NTSA: Why Driving During Weekends Is Dangerous
NTSA attributed the weekends as the most dangerous days on the road to...
The National Transport and Safety Authority (NTSA) has revealed that the weekends of Friday, Saturday and Sunday are the most dangerous days on Kenyan roads.
In a statement on Thursday, November 17, the authority went on to state that the majority of fatal road accidents occur between 5.00 pm and 10.00 pm.
"Most fatal road traffic crashes occur from Friday to Sunday, between 5.00 pm to 10.00pm. The peak being 8.00p.m," read the statement in part.
The authority also revealed that the total number of victims of road accidents shot up from 16,642 in 2021 to 17,550 from January to October 30, 2022.
Deaths also rose from 3,733 to 3,924 while cases of serious injuries went from 8,214 cases to 7,982.
NTSA attributed the weekends as the most dangerous days on the road to reduced enforcement, high volumes of traffic and pedestrians, and driver fatigue.
Other causes were revealed as drunk driving, high speeds on major highways, poor lighting at the pedestrian crossing points and pedestrians crossing at non-designated or unsafe areas, and easily getting knocked by speeding vehicles.
Pedestrians accounted for most deaths which stood at 1,413, followed by motorcyclists at 1,046, passengers (693) and pillion passengers (363).
The NTSA is set to host 2022's World Day of Remembrance for Road Traffic Victims and in collaboration with various government agencies and the private sector, will target counties such as Nairobi, Mombasa, Nakuru, Kisumu, Nyeri, Embu, Meru, Kericho, Eldoret, Nyahururu, Kisii, and Thika. Others are Machakos, Narok, Laikipia, Baringo, Kakamega, Kitale, Garissa and Voi.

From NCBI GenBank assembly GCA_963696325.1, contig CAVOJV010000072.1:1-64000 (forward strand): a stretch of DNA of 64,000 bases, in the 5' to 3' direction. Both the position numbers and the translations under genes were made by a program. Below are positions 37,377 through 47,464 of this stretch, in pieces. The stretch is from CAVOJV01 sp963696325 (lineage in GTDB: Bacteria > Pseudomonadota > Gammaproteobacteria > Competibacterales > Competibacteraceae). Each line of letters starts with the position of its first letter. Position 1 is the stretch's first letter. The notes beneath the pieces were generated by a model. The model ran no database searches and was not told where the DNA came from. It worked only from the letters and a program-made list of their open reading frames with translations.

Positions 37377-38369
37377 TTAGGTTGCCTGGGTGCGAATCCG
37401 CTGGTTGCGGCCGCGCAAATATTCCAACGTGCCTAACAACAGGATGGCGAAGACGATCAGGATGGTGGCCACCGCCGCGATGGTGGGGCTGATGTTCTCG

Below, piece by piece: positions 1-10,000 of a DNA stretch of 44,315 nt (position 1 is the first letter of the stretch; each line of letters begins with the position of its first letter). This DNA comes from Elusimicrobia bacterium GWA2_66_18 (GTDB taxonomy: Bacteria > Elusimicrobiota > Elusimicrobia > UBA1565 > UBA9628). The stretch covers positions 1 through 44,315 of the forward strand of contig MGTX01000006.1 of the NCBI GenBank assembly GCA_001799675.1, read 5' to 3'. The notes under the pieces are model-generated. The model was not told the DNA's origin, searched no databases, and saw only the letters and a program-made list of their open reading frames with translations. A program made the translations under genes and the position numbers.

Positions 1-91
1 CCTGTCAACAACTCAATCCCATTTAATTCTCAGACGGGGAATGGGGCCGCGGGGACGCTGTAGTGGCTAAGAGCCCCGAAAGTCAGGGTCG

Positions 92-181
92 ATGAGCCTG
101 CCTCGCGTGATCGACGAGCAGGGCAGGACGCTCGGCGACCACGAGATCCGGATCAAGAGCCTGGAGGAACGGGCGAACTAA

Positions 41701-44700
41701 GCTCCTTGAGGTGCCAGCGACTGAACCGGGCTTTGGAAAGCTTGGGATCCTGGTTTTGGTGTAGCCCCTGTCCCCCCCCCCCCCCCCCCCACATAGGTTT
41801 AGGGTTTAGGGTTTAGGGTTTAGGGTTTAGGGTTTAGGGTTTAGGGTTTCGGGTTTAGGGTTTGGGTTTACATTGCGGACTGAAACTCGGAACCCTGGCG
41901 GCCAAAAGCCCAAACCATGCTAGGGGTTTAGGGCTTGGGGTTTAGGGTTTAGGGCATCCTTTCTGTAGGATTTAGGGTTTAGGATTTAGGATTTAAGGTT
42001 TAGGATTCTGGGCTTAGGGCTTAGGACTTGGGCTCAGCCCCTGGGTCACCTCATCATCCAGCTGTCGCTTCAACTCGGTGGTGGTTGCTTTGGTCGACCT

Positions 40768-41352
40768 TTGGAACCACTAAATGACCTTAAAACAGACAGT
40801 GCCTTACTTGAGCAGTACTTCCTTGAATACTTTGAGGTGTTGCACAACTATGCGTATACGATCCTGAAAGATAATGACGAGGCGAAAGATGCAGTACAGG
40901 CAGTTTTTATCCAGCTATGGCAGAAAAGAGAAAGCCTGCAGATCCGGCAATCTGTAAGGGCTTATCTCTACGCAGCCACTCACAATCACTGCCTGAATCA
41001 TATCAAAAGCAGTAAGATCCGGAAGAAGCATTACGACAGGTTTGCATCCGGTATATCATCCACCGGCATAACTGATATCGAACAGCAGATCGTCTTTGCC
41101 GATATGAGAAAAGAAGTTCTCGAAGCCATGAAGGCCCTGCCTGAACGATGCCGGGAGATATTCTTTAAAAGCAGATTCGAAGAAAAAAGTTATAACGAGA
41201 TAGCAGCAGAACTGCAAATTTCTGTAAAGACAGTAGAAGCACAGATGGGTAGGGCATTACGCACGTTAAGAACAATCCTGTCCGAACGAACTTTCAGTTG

NTSA's Proposal Of Tough Rules to Motorists
NTSA proposed in a draft of The Traffic (Drunk Driving) Rules, 2022 that drunk drivers will have their licenses suspended for six months, with emphasis on drivers of Public Service Vehicles (PSVs), commercial and school vehicles.
In the proposed rules, motorists will also have the option of providing urine or blood samples for alcohol limit tests apart from the breathalyser test.
Private vehicle driver's alcohol limit is proposed as follows; 35 microgrammes of alcohol in 100 millilitres of breath, 80 milligrammes of alcohol in 100 millilitres of blood, or 107 milligrammes of alcohol in 100 millilitres of urine.
Under the Traffic Act, section 44, first offenders face a fine not exceeding Ksh10,000 or imprisonment for a term not exceeding three months. Subsequent conviction has a fine not exceeding Ksh20,000 or a jail term not exceeding six months or both.